Oh yes to another pup of course:) Don't know how it will help exactly other than be a good buddy!

Can't really comment on the real problem you pose as my boys tend to disregard other dogs in favour of far more interesting smells and trails, when out for a run.

They also live closely with several other dogs and therefore soon learn what's acceptable and what's not. They do hump each other from time to time but never obsessively, except the youngest used to be fixated with our old castrated boy. He's now more likely to look for our bitch:)

Over the years we have had 3 boys castrated, all for medical reasons, and all between 7 to 9 years. We have found it necessary to watch their weight and this has been the most significant issue as, of course, being overweight has health risks and doesn't help if they get a bit arthritic in old age.

Their coats have all thickened and we've had a lot of orange fluff to deal with, but it has been possible to maintain a deep glossy chestnut coat with a consistent grooming programme. A furminator has figured highly with Kiefer's grooming regime and he has a very healthy looking coat currently at the age of 11 years and 9 months.

Sounds like the chemical route may help give you more insight into any changes you could expect with your boy.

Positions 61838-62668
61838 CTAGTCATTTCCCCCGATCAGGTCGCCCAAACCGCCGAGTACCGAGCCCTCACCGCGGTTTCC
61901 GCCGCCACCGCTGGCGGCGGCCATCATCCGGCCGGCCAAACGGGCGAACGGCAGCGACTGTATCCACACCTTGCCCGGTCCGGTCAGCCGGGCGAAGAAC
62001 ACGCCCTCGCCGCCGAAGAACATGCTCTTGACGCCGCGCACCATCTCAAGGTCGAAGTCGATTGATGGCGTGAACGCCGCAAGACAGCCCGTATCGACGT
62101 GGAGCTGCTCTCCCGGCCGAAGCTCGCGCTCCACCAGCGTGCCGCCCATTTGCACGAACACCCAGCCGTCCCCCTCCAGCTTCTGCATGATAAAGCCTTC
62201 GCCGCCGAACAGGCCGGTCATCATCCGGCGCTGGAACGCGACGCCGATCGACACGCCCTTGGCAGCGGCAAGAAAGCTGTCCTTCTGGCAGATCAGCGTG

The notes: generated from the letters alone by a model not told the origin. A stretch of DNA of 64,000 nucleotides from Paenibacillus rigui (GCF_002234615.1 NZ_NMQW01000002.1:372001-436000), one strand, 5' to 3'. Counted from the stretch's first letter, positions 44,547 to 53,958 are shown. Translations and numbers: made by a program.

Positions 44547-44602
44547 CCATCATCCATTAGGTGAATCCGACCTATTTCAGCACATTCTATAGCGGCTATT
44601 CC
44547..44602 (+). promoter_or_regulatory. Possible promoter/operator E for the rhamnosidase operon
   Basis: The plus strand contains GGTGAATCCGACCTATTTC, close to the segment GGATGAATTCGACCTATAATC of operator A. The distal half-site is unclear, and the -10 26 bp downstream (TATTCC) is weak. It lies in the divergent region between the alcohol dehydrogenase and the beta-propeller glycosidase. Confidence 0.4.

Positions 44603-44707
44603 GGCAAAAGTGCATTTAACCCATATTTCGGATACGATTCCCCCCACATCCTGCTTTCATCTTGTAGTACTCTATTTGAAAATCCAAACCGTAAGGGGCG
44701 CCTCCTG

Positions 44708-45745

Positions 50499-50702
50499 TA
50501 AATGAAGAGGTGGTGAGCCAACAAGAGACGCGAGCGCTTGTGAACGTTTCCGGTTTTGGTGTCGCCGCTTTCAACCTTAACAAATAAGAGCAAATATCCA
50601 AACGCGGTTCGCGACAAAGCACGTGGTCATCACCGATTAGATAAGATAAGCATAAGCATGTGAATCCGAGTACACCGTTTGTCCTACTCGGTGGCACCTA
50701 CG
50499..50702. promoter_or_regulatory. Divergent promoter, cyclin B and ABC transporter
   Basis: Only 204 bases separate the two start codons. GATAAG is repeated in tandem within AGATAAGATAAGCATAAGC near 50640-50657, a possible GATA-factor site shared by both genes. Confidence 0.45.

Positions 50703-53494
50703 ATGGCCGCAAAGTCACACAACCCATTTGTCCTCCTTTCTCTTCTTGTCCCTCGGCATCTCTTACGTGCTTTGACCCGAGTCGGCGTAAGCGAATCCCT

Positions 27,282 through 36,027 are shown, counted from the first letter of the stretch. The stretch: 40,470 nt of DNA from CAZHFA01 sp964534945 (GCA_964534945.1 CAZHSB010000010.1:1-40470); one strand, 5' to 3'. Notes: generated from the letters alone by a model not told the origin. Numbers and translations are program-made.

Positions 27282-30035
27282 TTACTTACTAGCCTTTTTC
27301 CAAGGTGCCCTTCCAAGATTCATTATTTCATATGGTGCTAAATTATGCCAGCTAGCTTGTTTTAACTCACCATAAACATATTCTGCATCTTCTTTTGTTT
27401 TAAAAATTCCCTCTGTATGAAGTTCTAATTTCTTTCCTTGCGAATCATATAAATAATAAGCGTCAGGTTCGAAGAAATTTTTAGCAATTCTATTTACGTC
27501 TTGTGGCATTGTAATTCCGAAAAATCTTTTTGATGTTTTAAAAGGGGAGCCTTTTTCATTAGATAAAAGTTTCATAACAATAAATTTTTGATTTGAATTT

Good luck.

 

We have a 7 year old that we castrated 2 years ago, and it has not changed his attitude toward other dogs.  I wish I had tried the chemical castration option before going ahead with the op as you can't put back what's been taken away!

I've just about got his coat back to an acceptable condition (I probably spend as much time grooming him as I do my 2 year old that I show), but it will never be the same and I do regret that.

 

Thanks to all for your great insights, thoughts, and opinions.  I've made an appointment with my vet to discuss the chemical castration (suprelorin implant) this weekend.  There are a couple behavior modifications I would take as a good thing (obsessive butt sniffing going away... other dogs HATE him for this) but it really isn't HIM that's the problem.  It is the other dogs at the dog parks, etc that just do not like him when they smell the testosterone.  If we go forward with the chemical castration I will use that as a trial period to see if dogs react more kindly to him and then he becomes better socialized.  If not, well then the neutering isn't even an option.  We'll see what the vet thinks!

He is, fortunately, extremely well-behaved and listens to his training on leash and with supervision.  I can bring him out in public to restaurants and shopping centers with no worries should he see other dogs.  He has just lost the ability to self-regulate when off leash.  

It is a problem and I'm going through the same thing.  Good luck and I hope everything works out.